The upfront capital costs to build Bus Rapid Transit can be cheaper than Light Rail, depending on what is included in the BRT system and how it is designed. What is often overlooked are the long-term operating costs. If the area has high enough ridership, light rail usually will win out in the long term as being the more cost effective option. Probably the most expensive capital component in most light rail systems is the overhead catenary (traction power) system. However electricity costs are far more stable and less expensive than diesel costs, and over the life of the system, the savings in energy costs often pay for the cost of the catenary system. The most significant ongoing cost to most transit agencies is labor. Light rail wins in this category as well in areas where there is sufficient ridership. One light rail vehicle can carry as many passengers as 2 busses. A three car light rail train can carry as many passengers as 6 busses – all using only one operator instead of 6 operators. Even with maintenance of way personnel added in, light rail systems usually require less personnel to operate per passenger than BRT systems. Studies also clearly show that on a given route, BRT only attracts 80% of the ridership that a LRT system would in the same corridor, with LRT usually providing faster and more reliable service. As for vehicle costs, Light Rail vehicles are more expensive than busses, however they generally have a 30 year service life, whereas you would have to buy more busses to carry the same amount of passengers, with busses usually having a service life of 10 to 15 years. Studies have also shown that LRT attracts more Transit Oriented Development than BRT systems. Finally, BRT systems do not have the capacity that a LRT system can provide, eventually the most heavily used BRT systems often look to upgrade to rail as bus bunching and overcrowding occurs as demand exceeds capacity. The bottom line is that if a city or agency has a short term vision and is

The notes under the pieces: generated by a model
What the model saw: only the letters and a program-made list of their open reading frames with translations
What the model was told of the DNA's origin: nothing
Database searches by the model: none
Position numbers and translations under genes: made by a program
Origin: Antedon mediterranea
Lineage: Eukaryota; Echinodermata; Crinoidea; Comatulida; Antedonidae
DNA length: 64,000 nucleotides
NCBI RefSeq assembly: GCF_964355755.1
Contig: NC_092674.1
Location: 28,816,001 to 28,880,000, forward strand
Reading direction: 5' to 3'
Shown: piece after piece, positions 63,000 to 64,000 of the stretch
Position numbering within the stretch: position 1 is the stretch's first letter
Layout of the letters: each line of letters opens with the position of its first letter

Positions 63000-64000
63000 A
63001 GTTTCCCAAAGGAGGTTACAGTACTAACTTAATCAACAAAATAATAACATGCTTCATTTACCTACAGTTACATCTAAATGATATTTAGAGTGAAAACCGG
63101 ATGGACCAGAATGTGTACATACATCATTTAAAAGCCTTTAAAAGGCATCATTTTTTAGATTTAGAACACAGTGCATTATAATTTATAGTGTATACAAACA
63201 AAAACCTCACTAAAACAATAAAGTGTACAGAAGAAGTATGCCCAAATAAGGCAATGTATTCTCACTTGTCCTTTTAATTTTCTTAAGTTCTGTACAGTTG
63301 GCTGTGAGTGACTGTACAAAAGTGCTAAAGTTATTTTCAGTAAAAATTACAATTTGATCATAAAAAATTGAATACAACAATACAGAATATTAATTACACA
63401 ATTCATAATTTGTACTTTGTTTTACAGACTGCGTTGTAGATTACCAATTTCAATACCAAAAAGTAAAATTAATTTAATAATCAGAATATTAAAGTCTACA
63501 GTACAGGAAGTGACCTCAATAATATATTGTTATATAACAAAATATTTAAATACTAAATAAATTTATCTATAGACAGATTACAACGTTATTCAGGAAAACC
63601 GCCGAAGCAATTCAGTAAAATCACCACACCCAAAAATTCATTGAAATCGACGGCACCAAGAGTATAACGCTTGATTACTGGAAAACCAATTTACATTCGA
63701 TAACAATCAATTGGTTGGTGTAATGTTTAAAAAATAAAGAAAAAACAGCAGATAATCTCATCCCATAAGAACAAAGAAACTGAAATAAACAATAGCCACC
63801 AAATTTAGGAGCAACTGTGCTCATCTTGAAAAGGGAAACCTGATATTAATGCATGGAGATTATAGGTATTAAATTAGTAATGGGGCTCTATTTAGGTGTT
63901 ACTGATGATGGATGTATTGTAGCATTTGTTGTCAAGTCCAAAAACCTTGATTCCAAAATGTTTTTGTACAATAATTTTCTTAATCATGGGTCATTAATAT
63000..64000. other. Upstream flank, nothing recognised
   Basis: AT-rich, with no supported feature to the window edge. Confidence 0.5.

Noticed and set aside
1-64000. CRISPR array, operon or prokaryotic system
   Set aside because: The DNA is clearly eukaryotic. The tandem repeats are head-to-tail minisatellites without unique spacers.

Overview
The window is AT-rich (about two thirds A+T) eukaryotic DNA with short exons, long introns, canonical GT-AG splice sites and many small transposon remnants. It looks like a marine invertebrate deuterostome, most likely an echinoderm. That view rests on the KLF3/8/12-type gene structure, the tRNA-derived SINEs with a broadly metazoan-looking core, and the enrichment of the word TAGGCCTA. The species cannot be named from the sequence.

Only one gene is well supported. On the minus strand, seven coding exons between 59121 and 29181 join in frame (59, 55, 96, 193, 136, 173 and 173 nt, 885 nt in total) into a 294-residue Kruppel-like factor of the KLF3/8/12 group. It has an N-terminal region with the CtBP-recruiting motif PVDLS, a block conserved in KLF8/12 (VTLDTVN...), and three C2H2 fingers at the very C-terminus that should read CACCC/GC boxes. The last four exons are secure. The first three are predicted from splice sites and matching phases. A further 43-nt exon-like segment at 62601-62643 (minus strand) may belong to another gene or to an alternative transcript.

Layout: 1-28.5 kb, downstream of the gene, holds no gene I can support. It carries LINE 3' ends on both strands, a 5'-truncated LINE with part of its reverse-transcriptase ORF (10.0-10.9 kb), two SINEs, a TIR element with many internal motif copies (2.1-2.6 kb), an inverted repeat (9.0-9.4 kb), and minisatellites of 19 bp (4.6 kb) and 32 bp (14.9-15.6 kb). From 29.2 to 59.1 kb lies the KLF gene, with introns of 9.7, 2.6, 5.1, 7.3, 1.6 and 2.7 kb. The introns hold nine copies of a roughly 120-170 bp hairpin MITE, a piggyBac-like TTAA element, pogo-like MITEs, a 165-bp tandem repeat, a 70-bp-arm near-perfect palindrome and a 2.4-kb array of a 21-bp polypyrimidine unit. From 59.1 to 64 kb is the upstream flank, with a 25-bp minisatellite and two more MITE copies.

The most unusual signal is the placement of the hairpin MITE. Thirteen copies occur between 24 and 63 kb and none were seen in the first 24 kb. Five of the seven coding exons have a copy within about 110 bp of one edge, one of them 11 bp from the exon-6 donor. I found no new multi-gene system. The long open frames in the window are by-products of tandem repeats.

• Jan van Eck[ December 19th, 2011 @ 10:11pm ]

    While catenary wires substantially increase rail costs, this could be overcome by technology. For example, it is entirely feasible to install a flywheel in a streetcar, to be re-charged at each stop from a very short length of overhead contacts. The trolley comes into the stop, the contact strips slide into a fixed overhead Receiver, the flywheel spins up while the passengers alight and board, and the trolley then slides out wire-less to the next stop. this is nothing new: the Oerlikon Electrogyro Company did a similar system in Bern - in 1903. Ran just fine.

  • Carl[ December 22th, 2011 @ 12:18pm ]

    BRT comes out cheaper because it's a lower quality, lower capacity solution. There are almost always significant compromises in the right of way. At the low end of the spectrum it's just rebranded buses operating on city streets in mixed traffic. BRT becomes the excuse to invest less in transit infrastructure. Many corridors don't warrant rail - the demand isn't sufficient to justify the investment. But if a corridor warrants rail, then BRT is a bad compromise - leading to poorer quality and lower ridership.